All belt machines have variants of the load/store opcodes to access local variables and the heap. This can be by offsets, from a pointer on the belt, or from various special-purpose base registers. Similarly, there will be instructions to branch to an address taken from the belt, along with branches relative to the program counter.
Because each drop of a result moves the prior belt content along to later positions in the queue, a given operand continually changes its position (and hence address) as a result of later execution. In effect, an access to the operand at position zero is a request for the most recent value dropped to the belt, while (for example) a reference to position five is to the sixth most recent drop. Thus the addresses of belt operands reflect the belt history over time. This is temporal addressing. It is hard for human programmers to keep track of belt contents, and hence operand addresses, when writing assembly code for a belt machine. However, it is easy for a compiler to track the changing contents and emit the correct position addresses in generated code.
The belt is fixed length and may be too short to hold all live transient operands before they are pushed off the end. If an operand is needed for longer than its belt lifetime, it must be saved while still on the belt (spill) and later restored to the belt when needed again (fill). This situation is equivalent to the need to spill registers to memory when a program runs out of registers in a general-register machine. Spilled operands may be written to memory using normal store instructions, and restored using normal load instructions, or spill and fill may use special-purpose storage and associated operations that are faster or offer other advantages over load and store.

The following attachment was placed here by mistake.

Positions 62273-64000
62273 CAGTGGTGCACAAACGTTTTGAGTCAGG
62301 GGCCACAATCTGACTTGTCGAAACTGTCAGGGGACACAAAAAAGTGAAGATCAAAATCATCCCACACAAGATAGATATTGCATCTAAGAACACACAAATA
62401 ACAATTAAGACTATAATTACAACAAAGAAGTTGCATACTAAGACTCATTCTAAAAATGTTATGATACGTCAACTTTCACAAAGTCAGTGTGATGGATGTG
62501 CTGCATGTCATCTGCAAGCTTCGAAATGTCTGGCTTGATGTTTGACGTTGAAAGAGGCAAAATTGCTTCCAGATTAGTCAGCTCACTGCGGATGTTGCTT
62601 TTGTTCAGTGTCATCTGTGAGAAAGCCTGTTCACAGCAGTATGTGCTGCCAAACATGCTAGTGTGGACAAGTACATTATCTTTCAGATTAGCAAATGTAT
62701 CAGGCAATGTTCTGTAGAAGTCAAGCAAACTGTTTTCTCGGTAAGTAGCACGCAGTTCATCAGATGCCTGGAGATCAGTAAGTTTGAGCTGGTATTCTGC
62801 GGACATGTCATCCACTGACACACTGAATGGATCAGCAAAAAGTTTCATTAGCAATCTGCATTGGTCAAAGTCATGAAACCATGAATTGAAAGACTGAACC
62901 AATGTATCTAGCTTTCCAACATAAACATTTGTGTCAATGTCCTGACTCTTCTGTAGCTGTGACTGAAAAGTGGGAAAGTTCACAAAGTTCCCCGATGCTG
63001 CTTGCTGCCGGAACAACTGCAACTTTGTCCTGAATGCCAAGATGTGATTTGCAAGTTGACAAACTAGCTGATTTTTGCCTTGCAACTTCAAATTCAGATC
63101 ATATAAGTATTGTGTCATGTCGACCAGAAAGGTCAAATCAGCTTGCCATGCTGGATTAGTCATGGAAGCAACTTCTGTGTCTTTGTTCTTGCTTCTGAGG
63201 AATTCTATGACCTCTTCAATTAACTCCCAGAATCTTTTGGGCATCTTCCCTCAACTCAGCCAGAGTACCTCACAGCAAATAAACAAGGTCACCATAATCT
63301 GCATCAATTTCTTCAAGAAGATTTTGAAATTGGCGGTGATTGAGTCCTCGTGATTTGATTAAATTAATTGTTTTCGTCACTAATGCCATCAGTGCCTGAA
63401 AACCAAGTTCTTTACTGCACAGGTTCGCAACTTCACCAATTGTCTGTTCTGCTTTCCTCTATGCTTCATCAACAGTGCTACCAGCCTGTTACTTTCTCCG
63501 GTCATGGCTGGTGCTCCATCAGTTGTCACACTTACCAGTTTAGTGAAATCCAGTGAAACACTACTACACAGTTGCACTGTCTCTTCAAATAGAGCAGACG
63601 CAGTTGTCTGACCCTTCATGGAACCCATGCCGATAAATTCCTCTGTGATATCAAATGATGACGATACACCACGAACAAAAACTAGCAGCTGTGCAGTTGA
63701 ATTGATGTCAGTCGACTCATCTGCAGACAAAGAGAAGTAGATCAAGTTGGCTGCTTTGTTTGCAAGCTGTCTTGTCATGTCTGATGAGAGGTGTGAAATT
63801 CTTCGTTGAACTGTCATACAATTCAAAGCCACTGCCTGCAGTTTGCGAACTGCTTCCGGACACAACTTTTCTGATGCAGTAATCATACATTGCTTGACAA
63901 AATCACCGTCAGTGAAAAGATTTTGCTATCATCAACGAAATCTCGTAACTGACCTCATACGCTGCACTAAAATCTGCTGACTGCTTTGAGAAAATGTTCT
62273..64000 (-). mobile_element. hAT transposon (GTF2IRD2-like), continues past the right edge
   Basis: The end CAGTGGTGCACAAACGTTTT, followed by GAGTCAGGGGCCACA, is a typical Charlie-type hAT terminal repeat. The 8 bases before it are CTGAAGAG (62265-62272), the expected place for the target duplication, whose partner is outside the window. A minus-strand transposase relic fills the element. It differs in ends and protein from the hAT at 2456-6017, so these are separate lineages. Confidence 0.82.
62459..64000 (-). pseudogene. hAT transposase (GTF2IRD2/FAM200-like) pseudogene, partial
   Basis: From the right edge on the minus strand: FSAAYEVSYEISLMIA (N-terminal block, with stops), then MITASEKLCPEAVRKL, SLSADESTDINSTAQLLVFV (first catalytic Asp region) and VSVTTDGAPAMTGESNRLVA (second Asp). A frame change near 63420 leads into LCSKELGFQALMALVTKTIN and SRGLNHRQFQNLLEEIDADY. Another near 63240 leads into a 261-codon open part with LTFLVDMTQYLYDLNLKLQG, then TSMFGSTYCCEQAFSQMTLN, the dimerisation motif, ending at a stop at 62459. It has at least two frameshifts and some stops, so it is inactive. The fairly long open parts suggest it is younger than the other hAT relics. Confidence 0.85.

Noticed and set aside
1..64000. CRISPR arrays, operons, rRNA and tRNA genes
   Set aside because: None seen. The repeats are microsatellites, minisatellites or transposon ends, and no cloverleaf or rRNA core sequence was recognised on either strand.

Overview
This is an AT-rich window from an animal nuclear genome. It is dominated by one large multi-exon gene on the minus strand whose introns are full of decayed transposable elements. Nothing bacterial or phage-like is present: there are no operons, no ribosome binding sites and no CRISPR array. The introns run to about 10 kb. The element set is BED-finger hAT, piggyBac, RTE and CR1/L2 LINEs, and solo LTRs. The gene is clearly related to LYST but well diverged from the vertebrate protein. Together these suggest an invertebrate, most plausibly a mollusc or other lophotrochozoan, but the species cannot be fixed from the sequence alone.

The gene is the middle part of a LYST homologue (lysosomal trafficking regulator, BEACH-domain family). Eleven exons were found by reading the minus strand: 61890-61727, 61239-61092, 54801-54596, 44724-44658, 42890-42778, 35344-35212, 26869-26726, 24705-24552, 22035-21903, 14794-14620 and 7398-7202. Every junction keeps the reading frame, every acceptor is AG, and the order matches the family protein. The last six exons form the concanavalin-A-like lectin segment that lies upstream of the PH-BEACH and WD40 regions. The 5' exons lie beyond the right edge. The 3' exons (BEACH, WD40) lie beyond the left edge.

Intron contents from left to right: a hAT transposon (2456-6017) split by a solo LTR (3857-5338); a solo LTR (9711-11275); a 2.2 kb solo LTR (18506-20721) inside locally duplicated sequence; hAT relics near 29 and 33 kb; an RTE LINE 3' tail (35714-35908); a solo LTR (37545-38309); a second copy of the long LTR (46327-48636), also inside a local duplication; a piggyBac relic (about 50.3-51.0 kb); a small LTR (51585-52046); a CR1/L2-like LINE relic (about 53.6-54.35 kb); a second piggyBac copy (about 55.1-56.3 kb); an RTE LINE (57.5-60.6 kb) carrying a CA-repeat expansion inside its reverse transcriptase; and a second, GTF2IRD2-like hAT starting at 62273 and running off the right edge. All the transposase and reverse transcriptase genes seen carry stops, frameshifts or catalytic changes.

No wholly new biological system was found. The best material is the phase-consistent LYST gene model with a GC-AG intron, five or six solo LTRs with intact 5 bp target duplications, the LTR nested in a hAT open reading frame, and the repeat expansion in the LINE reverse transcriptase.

The operands on the belt are read-only. New results do not overwrite prior values. The belt is thus a single-assignment structure, and is immune to the data hazards that must be dealt with by modern out-of-order general-register machines.
Dense machine code was very valuable in the 1960s, when main memory was very costly and limited, even on mainframe computers. It became important again on the initially-tiny memories of minicomputers, and then microprocessors. Density remains important today, for applications for smartphone, or downloaded into browsers over slow Internet connections, and in read-only memory (ROM) for embedded applications. A more general advantage of increased density is improved effectiveness of caches and instruction prefetch.